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Grace Hartigan was born on March 28, 1922, in Newark, New Jersey. In the early 1940s she took drawing courses in Los Angeles and during World War II worked as a mechanical instrument drafter in an airplane factory, all the while painting watercolor still-lifes in her free time. At the time, a colleague introduced her to Henri Matisse’s work, which encouraged her to devote her life to painting.
In 1942 she studied painting with the artist Isaac Lane Muse, and in 1945 she moved to New York, just when Abstract Expressionism had started to dominate the art scene. She met Milton Avery, Adolph Gottlieb, Jackson Pollock, Willem de Kooning, and Mark Rothko, whose abstract spontaneity strongly influenced her own painting. In her paintings of that time, recognizable elements mingle with abstract compositions, defined by thick black lines and large shapes. In 1950 she took part in the exhibition New Talent, held at the Kootz Gallery, New York, and organized by Clement Greenberg and Meyer Shapiro, two of the biggest personalities on the New York art scene of the time. The Tibor de Nagy Gallery, New York, hosted her solo debut the following year. By the end of the 1950s, Hartigan had become broadly well-known and was featured in magazines such as Newsweek and Life. She was also the only woman among the seventeen artists chosen to participate in The New American Painting exhibition at The Museum of Modern Art, New York, a prestigious exhibition that toured eight European countries between 1958 and 1959.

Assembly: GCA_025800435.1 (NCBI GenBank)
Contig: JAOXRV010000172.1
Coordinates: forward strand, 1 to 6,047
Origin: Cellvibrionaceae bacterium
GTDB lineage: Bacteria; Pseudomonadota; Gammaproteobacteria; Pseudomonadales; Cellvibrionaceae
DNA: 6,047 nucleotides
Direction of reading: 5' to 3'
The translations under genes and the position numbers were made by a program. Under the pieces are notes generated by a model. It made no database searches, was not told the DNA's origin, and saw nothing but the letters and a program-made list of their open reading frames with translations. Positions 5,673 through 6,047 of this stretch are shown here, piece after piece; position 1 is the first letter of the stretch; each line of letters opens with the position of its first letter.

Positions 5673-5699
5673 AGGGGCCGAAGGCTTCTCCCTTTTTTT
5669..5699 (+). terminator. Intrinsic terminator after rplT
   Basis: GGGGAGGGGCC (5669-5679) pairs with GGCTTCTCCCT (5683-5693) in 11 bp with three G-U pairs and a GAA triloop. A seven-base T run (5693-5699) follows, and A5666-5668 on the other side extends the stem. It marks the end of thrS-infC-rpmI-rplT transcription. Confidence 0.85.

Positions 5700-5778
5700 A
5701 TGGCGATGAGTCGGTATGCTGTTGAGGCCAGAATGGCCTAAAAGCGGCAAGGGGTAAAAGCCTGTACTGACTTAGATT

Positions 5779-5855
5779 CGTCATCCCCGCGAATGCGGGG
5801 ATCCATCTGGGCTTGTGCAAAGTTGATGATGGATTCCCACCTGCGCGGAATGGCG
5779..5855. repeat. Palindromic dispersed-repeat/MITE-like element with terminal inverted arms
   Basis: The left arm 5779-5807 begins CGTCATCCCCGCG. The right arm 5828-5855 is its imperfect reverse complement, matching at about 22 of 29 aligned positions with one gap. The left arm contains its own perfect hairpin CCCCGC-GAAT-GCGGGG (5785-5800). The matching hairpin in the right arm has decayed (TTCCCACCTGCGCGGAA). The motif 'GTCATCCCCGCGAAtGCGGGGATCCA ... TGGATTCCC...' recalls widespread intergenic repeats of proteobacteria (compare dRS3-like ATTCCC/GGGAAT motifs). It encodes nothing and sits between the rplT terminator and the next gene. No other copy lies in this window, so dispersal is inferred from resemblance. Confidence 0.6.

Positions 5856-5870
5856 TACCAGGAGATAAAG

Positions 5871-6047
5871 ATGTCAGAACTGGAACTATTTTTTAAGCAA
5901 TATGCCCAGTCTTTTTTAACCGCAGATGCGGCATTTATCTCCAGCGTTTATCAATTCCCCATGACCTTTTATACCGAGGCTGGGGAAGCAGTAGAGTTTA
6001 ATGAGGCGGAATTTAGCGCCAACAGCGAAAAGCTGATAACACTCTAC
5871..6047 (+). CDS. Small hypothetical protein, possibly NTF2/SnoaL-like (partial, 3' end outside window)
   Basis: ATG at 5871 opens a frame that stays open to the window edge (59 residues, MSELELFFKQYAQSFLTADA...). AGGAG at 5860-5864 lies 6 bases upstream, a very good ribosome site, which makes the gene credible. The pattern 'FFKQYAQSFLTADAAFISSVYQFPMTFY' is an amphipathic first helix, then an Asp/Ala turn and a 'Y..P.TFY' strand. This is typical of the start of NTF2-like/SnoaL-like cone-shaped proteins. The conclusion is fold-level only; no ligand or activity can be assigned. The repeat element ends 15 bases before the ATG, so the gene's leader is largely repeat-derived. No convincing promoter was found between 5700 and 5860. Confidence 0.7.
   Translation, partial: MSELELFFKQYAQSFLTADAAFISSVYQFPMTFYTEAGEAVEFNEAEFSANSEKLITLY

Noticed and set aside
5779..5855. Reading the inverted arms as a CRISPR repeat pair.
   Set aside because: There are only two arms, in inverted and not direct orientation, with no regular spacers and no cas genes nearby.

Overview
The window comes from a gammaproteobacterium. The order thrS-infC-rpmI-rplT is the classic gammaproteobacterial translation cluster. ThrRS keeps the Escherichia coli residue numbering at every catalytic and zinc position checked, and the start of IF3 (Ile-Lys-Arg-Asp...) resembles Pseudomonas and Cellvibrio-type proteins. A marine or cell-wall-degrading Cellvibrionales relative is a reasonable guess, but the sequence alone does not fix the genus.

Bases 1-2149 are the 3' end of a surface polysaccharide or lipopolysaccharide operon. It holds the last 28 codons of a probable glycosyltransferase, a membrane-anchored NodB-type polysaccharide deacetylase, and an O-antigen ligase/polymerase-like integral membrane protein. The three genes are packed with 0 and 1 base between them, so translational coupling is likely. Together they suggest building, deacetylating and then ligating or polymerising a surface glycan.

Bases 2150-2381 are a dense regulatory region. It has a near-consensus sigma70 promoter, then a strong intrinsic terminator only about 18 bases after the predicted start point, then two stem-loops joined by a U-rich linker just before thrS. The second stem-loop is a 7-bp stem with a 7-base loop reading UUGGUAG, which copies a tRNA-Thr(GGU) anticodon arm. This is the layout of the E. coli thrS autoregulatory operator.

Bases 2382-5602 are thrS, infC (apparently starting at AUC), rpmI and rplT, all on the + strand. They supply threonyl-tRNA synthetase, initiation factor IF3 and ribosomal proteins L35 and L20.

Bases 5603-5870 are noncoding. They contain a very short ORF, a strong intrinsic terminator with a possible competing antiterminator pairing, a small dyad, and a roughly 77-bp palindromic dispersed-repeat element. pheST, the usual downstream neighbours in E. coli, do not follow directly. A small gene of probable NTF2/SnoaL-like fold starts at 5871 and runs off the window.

As with the other Abstract Expressionists, interest in Hartigan's work declined in the 1960s and 1970s, but her popularity was renewed in the following decades. In 1960 she escaped the New York art scene and went to Baltimore, Maryland, where she was appointed director of the graduate painting program at the Maryland Institute College of Art. Her work at the end of the 1980s is dominated by a series of large-scale watercolors. She has been the subject of retrospectives at the Fort Wayne Museum of Art, Indiana, in 1981; at the American University in Washington, D.C. in 1987; and at the Kouros Gallery, New York, in 1989. Hartigan died in Baltimore on November 15, 2008.